A family is fighting the Town of Bloomfield’s attempt to take their property by eminent domain.
With “a heavy and angry heart” Amy Geigner took to Facebook to vent.
She wrote an open letter about the Town of Bloomfield’s plan to seize her fiancé’s seven-acre property through use of eminent domain.
But it’s more than just property to her fiancé, Harry Sawyer.
It’s a race track.
The land features a full motocross track that’s enjoyed by friends and family, including Sawyer’s six year old son Austin and Geigner’s daughter, Kasey.
“I don’t want to sell the property. I just bought it,” Sawyer told Fox CT.
The town has offered Sawyer $41,000 for the land, but he says it’s worth much more.
He purchased it in September from his acquaintance, Charles Smith, for $99,000.
Smith had owned the land for years and built the track himself at an estimated cost of $25,000.
He sold the land to Sawyer around the same time that the town began inquiring about a possible purchase of the property.
Sawyer says Smith’s son stopped riding his bike so he decided to sell.
But Smith was at the property on Thursday, when Fox CT interviewed Sawyer.
Bloomfield’s Town Attorney, Marc Needelman, says Bloomfield commissioned two independent appraisals of the land, which both valued the property at about $41,000.
“Look, the town and the town government wouldn’t be looking to spend money to acquire property if it couldn’t justify it to the taxpayers,” says Needelman.
The bike track borders Bloomfield’s public works department and that plays into the town’s plans for usage of Sawyer’s property.
The town wants to expand the public works department facility onto the land for fuel tank housing and storage.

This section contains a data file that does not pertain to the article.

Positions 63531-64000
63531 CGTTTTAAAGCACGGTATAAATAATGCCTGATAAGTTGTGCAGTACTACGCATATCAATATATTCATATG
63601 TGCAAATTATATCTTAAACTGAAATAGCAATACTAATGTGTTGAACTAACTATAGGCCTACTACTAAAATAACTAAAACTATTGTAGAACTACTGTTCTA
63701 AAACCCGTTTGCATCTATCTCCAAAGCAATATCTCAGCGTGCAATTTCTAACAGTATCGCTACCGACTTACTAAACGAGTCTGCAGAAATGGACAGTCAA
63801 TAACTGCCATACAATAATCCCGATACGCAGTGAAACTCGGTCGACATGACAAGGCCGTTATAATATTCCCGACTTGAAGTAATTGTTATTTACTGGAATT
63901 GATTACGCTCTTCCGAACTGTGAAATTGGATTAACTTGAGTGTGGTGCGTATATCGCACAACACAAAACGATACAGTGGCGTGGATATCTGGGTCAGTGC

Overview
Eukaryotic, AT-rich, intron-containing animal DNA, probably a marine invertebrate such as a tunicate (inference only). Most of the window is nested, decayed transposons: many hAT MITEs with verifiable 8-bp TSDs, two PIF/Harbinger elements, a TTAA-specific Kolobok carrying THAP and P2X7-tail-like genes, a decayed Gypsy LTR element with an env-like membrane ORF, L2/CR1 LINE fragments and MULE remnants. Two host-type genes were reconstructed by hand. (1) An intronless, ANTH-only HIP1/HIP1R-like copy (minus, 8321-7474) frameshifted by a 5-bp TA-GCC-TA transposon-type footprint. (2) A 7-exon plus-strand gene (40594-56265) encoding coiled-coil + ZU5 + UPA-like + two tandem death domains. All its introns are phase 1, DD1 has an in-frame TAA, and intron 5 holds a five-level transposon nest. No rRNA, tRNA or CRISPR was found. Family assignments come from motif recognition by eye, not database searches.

The situation is very emotional for Sawyer and his family, who consider the land and the track, priceless.
Sawyer doesn’t want to sell the land, regardless of the price.
He says the space and availability of a personal race track are hard to come by in Connecticut.
“I like riding on the big track and riding without training wheels. I like that,” said son, Austin Sawyer.
Geigner’s 15 year old daughter, Kasey, also rides motocross.
“Not fair at all,” she said in reference to the town’s proposed takeover.
Sawyer calls the town’s proposal a “land grab” and while he’s never met him personally, he called Needelman a “heartless son of a b****” in a note sent to the attorney.
In his defense, Sawyer references basic rights in the U.S. Constitution and cites statutues such as 47-1 which states “Each proprietor in fee simple of lands has an absolute and direct dominion and property in the same, and all patents and grants of lands from the General Assembly of the colony of Connecticut, pursuant to the charter of Charles II, shall be sufficient evidence of a title in fee simple to the grantees, their heirs, successors and assigns forever.”
Sawyer says the town is acting outside the law.
“The sole owner of the property… which is me. I own it outright… it can’t be zoned, they just can’t take it,” says Sawyer.
Attorney Needelman disagrees with Sawyer, saying the law is on the side of the town in this matter.
“We’re complying with the law. It’s unfortunate it impacts them in the way they’ve laid out,” says Needelman.
Ultimately, Sawyer can choose to accept the $41,000 offer or he’ll be forced to get his own appraisal and fight for more money.
He can also hire an attorney and try to fight the town’s eminent domain claim, but he likely faces an uphill battle, considering the broad pro-government precedent set in the landmark supreme court ruling in the Kelo v. City of New London case decided in 2005.
Either way, Sawyer says the “taking” of his property just isn’t fair and leaves his family crushed.
“Eminent domain is just fluff out of some lawyer’s behind,” says Sawyer.
Needelman says Bloomfield rarely uses eminent domain – only twice in the past 30 years.
Meanwhile, Sawyer has 90 days to file an official response with the courts.